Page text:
|Author(s)||Sue Wilkinson, Ann Weatherall|
|Title||Insertion repair: practices and actions|
|Journal||Research on Language and Social Interaction|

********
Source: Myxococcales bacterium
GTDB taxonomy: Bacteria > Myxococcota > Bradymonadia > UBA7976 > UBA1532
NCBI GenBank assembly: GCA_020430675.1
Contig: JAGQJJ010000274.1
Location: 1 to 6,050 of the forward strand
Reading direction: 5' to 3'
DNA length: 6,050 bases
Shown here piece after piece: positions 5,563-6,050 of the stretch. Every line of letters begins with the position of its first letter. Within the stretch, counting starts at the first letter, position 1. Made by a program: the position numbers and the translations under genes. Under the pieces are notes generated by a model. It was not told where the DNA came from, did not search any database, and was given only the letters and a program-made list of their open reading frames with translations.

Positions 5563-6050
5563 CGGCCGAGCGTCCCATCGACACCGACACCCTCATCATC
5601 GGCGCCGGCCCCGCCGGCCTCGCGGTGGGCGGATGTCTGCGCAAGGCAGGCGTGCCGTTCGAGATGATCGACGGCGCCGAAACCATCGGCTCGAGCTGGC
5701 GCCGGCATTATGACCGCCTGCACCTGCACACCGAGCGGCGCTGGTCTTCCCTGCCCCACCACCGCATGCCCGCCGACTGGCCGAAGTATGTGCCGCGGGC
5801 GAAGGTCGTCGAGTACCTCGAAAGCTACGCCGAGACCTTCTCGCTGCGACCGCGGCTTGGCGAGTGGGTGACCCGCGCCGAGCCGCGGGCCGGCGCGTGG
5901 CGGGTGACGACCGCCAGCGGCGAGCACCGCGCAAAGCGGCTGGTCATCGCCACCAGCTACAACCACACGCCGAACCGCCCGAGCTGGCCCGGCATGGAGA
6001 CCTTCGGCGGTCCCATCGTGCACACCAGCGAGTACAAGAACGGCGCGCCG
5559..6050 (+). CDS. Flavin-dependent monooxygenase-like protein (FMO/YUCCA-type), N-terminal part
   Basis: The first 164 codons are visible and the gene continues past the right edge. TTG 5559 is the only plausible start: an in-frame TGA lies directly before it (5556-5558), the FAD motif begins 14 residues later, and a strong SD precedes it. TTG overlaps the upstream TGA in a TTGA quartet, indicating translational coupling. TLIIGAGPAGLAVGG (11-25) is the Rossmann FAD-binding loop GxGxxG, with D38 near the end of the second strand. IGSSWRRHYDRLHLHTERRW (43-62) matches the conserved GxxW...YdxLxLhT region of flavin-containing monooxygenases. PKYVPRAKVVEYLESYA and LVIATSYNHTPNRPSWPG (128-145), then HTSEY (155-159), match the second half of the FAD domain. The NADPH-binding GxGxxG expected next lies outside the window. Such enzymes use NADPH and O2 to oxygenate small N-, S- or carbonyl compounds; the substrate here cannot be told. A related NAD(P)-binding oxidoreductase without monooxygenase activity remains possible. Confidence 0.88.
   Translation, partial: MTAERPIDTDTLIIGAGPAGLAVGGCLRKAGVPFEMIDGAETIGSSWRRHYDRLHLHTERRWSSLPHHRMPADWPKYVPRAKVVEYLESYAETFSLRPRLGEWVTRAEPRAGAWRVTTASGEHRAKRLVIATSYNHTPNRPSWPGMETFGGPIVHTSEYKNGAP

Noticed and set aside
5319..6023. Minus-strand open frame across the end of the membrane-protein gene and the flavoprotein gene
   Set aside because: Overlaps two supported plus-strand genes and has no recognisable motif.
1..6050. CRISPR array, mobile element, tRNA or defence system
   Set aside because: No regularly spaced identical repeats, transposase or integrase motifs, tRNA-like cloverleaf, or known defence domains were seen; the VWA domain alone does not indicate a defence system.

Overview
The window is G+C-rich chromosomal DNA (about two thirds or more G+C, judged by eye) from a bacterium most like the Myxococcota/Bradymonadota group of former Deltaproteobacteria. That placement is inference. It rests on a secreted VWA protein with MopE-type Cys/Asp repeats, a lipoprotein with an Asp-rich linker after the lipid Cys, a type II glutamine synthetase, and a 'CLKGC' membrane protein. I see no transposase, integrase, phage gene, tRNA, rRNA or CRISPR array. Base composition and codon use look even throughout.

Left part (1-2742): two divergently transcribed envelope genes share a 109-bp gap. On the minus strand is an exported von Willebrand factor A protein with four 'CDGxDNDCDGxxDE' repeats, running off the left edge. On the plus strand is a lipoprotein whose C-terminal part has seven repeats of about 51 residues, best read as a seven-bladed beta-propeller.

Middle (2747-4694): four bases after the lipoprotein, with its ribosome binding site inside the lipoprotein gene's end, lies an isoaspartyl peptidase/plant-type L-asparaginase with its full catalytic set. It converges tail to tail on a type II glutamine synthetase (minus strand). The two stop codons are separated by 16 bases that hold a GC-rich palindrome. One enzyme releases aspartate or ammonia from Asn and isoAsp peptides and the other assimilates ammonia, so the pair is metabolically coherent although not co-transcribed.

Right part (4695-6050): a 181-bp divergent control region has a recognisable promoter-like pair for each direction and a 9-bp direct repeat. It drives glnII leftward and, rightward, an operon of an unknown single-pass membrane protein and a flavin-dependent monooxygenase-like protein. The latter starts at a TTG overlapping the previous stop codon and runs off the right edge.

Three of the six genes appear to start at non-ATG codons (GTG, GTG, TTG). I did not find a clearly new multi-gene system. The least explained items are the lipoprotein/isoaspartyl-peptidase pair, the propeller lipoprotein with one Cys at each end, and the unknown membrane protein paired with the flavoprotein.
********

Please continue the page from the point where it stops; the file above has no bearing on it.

Insertion repair is a practice in which speakers halt their talk-in-progress to go back and add something else into the turn before resuming (e.g., inserting “blind” in “this girl's fixed up on a da— a blind date”). This article provides the first systematic examination of the technology of insertion repair, based on an analysis of more than 500 instances. We first overview the practice of insertion repair; then examine how the inserted material modifies the ongoing talk. By far the most common modification is specifying: i.e., the inserted material modifies an original reference formulation so as to specify either a unique referent or a particular type of referent. A second common modification is intensifying: i.e., the inserted material modifies the original formulation so as to strengthen it. Other—much less common—modifications are describing, adjusting, and adding. Finally, we consider the relevance of our findings for conversation analytic work on repair, referring, and the relationships between grammar and action and different orders of action.